Genetics has been significantly contributing to advances in the field of life science and have been creating diagnostic and treatment techniques, food, and energies, etc., which currently provide the basis for a better life for humankind. Fujifilm Wako provides several reagents for genetics.

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What is DNA?


Deoxyribonucleic acid (DNA) is a compound that records and transmits genetic information of an organism, and is composed of 2'-deoxyribose (five-carbon sugar), phosphoric acid, and base. The bases of DNA consist of four types: adenine (A) and guanine (G), which have a purine skeleton, and cytosine (C) and thymine (T), which have a pyrimidine skeleton. Adenine and thymine, and guanine and cytosine, can form complementary base pairs through hydrogen bonding.

The smallest unit of nucleic acid in DNA is a deoxyribonucleotide, in which a base is linked to the 1'-position and a phosphate is linked to the 5'-position of 2'-deoxyribose. Deoxyribonucleotides are linked together in a straight line by a phosphate ester bond between a phosphate at the 5'-position and a hydroxyl group at the 3'-position of deoxyribose to form a long polynucleotide chain. Two polynucleotide chains that are assembled so that they serve as templates for each other face each other in an antiparallel position to form double-stranded DNA in a double-helical structure.

Alignment of bases, called the base sequence, comprises the main body of genetic information. A sequence of three bases is called a codon, and one codon encodes one amino acid. DNA is read from the 5' to 3' direction in the synthesis of encoded amino acids.

What is RNA?

Ribonucleic acid (RNA) is a nucleic acid formed by linking ribonucleotides, composed of ribose (five-carbon sugar), phosphate, and base. The bases of RNA consist of four types: adenine (A) and guanine (G), which have a purine skeleton, and cytosine (C) and uracil (U), which have a pyrimidine skeleton. Adenine and uracil, and guanine and cytosine, can form complementary base pairs through hydrogen bonding.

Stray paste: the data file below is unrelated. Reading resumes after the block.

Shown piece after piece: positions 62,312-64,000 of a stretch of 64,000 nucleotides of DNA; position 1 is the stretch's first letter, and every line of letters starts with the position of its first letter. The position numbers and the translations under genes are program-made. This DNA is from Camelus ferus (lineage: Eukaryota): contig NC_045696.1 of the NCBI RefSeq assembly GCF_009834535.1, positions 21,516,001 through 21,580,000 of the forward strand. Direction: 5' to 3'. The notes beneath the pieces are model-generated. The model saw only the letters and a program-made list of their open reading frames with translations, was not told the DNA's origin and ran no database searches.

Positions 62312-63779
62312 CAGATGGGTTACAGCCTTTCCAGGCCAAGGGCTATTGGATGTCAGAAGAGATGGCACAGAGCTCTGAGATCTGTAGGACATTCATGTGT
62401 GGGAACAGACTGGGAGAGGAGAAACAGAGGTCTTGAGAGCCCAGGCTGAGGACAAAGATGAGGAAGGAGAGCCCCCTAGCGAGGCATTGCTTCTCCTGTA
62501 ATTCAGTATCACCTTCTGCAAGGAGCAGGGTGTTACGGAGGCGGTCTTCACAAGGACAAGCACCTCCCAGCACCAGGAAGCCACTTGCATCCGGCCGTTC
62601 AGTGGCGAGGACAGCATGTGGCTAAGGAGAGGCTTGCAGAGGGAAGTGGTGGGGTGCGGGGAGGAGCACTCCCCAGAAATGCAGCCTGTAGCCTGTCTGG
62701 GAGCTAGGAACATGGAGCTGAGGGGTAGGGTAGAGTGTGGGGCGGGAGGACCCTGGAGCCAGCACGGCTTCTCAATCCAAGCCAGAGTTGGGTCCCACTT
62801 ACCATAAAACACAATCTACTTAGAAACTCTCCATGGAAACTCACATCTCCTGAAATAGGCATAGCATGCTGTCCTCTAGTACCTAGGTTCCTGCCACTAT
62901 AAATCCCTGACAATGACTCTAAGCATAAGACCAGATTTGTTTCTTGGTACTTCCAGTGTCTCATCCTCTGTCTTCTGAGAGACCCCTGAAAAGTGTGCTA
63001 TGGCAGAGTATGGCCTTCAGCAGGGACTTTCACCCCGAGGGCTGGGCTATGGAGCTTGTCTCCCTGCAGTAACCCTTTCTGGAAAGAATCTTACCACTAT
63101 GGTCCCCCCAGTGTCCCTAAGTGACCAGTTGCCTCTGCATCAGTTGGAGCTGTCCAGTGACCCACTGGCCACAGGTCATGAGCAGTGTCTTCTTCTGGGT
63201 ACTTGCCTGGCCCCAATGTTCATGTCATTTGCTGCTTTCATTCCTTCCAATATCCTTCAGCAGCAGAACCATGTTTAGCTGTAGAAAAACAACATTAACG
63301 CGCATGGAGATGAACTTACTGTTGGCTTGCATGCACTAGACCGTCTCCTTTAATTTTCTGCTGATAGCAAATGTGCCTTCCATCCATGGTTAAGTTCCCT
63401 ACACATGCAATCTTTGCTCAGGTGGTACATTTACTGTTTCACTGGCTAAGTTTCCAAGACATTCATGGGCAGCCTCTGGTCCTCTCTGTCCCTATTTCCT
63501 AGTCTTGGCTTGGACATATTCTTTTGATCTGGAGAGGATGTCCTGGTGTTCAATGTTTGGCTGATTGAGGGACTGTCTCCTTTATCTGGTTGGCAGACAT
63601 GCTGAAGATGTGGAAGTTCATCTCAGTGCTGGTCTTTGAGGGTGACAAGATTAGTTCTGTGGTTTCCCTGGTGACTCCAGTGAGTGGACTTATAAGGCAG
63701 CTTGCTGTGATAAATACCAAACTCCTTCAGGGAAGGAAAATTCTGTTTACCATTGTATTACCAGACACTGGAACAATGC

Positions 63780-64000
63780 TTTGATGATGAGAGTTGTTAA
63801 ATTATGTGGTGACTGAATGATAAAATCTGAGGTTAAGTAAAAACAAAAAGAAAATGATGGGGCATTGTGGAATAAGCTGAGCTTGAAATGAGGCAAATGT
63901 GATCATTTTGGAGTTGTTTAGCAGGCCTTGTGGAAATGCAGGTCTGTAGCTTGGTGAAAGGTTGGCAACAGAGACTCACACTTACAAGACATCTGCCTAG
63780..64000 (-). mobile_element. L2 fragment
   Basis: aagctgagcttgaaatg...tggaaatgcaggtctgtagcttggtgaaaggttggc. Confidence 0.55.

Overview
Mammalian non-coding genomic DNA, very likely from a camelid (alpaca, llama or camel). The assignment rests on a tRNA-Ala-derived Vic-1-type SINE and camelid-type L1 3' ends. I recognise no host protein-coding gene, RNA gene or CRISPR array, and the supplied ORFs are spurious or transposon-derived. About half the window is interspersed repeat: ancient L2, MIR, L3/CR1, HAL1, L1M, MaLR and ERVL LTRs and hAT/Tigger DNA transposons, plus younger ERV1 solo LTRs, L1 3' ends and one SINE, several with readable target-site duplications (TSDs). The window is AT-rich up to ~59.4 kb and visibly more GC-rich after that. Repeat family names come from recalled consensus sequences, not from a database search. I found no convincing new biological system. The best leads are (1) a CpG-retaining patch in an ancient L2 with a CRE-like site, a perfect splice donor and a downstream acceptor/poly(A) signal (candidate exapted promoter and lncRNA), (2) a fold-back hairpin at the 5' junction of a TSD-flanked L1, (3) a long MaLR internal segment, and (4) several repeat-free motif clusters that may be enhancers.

RNA is mainly involved in the transfer and expression of genetic information, and there are various types of RNA, including messenger RNA, in which genetic information of DNA is transcribed; transfer RNA, which acts as an adaptor connecting a messenger RNA with an amino acid; and ribosomal RNA, which constitutes ribosomes essential for translation.

RNA usually exists in a single-stranded form and does not have the limitation of double helix structure that DNA has. Therefore, depending on the base sequences, RNA can locally form a double-stranded structure such as a stem loop, and in some cases, can form a more complicated three-dimensional structure. RNA with a higher order structure can have catalytic activity, and RNA that acts as an enzyme in cells is called a ribozyme. Representative ribozymes include RNase P, which cleaves tRNA from the precursor RNA.

Difference between DNA and RNA

Although deoxyribonucleic acid (DNA) and ribonucleic acid (RNA) are very similar, they differ in the following ways:

(1) The sugar used for the main chain of DNA is 2'-deoxyribose, whereas that of RNA is ribose with a hydroxyl group at the 2'-position.